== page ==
Personal opinion on the court’s approach towards objective and subjective standard:

As it can be seen from the above discussion that the court in most of the cases applied objective approach where the act of the defendant is compared with whether a reasonable person would do the same act in the place of the defendant. However, there are certain areas of negligence law in relation to standard of care where Parliament or the courts have deviated from the ordinary objective standard of the reasonable person in a way which favors defendants as discussed above. This is not altogether clear, since it is sometimes hard to tell whether the standard of care has been fluctuated, or whether an apparently more merciful approach is in fact simply the way that the normal standard of care is playing out in a specific context. All things considered, the standard of reasonable care is of need of an exceptionally flexible one since it must be connected in a wide range of conditions.[51] Since the use of the normal standard of care considers the remarkable conditions of the case.[52]

It is strict law that the standard of care in negligence is for the most part objective. There is, be that as it may, nothing inescapable about this objective approach. In Roman law, for instance, dependence was set on a standard of culpa levis in concreto, which means the inability to utilize the care the specific respondent usually utilized in his own particular issues.[53] It has seen that in English law the standard of care has been partly subjectivised when occupiers of land have been sued by trespassers, or in regard of nuisances they have not themselves made. This subjectivisation has showed itself in two principle ways: (1) evaluating the obligation to avoid potential risk in the light of the occupier’s actual – instead of constructive – knowledge of the risk and (2) surveying the steps the occupier ought to have taken to manage the risk in the light of his own conditions, and specifically the resources on which he can draw.[54]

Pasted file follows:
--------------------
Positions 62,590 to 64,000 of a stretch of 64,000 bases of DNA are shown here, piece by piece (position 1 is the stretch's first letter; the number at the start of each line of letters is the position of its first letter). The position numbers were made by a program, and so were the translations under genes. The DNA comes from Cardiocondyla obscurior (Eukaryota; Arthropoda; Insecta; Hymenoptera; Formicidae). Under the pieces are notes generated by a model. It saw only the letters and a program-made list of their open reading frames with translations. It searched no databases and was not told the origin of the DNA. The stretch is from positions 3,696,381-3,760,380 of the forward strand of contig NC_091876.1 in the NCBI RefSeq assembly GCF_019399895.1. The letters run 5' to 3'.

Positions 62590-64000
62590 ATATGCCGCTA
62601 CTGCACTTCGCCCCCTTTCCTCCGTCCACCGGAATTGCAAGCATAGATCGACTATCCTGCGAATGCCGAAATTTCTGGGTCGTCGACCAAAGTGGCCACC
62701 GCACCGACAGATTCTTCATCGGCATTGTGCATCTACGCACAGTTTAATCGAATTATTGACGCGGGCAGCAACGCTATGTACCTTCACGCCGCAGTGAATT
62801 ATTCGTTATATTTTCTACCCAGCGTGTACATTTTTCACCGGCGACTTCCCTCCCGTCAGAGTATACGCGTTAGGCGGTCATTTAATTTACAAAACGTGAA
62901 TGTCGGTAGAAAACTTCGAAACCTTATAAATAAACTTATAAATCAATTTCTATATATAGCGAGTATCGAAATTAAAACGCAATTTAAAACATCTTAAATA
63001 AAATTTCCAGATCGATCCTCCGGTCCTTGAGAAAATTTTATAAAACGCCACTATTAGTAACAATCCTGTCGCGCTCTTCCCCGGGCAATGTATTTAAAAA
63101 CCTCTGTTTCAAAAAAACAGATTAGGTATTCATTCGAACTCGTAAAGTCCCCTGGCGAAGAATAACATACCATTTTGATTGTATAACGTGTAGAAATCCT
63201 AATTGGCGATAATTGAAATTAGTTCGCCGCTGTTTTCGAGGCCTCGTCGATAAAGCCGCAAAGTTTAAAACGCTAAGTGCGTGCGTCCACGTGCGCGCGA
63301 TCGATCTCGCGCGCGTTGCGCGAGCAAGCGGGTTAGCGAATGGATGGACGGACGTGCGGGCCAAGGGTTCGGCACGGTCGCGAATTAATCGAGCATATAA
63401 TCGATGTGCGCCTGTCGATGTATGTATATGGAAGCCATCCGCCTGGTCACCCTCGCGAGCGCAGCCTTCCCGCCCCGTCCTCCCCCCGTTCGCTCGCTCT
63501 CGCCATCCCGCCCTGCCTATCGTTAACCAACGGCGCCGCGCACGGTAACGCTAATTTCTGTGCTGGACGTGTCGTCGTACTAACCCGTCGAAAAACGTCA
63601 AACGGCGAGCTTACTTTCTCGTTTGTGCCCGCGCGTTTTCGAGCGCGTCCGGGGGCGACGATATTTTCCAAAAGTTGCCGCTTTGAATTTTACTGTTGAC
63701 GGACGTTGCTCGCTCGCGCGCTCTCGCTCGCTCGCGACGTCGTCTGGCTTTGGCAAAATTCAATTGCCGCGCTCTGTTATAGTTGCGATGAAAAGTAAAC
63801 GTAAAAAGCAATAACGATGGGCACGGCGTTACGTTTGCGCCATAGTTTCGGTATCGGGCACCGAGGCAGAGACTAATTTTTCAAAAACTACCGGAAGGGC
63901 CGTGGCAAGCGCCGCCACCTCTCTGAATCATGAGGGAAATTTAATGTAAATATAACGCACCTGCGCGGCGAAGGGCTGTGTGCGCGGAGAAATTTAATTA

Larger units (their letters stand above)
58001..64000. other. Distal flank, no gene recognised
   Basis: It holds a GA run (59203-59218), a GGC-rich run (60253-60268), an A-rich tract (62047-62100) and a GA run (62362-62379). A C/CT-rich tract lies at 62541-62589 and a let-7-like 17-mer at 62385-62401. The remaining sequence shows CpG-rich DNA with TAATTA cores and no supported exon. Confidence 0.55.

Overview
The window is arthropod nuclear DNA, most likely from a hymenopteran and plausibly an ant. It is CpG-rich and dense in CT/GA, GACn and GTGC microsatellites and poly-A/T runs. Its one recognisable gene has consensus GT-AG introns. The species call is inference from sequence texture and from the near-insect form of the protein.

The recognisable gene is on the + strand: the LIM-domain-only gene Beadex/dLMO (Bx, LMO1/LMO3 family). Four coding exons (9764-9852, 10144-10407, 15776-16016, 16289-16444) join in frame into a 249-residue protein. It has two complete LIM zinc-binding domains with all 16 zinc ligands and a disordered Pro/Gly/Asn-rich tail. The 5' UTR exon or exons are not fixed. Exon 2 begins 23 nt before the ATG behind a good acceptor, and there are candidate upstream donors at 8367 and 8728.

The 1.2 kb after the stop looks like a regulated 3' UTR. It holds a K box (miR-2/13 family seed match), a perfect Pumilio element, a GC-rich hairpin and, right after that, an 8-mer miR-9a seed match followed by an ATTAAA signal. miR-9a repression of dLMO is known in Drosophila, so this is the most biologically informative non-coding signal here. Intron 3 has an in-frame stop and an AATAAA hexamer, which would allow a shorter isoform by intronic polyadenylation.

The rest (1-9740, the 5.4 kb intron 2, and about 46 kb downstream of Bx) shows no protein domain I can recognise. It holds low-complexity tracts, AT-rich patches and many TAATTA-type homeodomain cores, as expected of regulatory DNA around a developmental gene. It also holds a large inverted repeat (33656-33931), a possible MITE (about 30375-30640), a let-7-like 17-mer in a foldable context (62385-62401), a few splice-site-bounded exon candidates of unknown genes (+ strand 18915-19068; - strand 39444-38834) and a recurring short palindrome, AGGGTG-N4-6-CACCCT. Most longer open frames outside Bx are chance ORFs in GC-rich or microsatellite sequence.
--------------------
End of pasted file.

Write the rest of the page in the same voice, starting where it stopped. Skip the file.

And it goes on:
Especial situations may exist to modify this standard. However, In Imbree v McNeilly[55], the High Court overruled Cook v Cook.[56]Such subjective standard has been followed in various situations involving as has been discussed above in professional doctor, trainees, children, general or usual practice Wilsonv Governors[57], state of art defense, knowledge of the claimant, disable defendant. Lastly, if the claimant is intoxicated voluntarily, then the defendant may not be liable as he had no duty on the claimant this might not be the case where, the defendant had the duty if he is responsible for the claimant’s state Griffiths v Brown[58].So, these situations are defer from whether the standard of care needs to be higher or lower.

Accordingly, from the above discussion, it can be said that the objective test is perfect according the general rule but in certain situations objective test is not proper to be applied due to some reasons mention above. In such cases where the court applied subjective approach, it is agreeable and it can be considered as a valid approach.













[1] Winfield in Rogers, W.V.H., Winfield and Jolowicz on tort, (17th edition, Sweet and Maxwell, 2006), p-5

[2] James Goudkamp and Melody Ihuoma, A tour of the tort of negligence, 2016, Professional

Negligence, 137, 141

[3] [1932] AC 562

[4] E. Catherine and Q. Frances, Tort Law, (11th edition, Pearson, 2017), p-19

[5] [1990] 2 AC 605; [1990] 1 All ER 568; [1990] 2 WLR 358

[6] Barbara Harvey John Marston, Cases and Commentary on Tort, (6th edition, Oxford University Press, 2009), p-152

[7] (1856) 11 Exch 781

[8] [1958] 1 WLR 169,171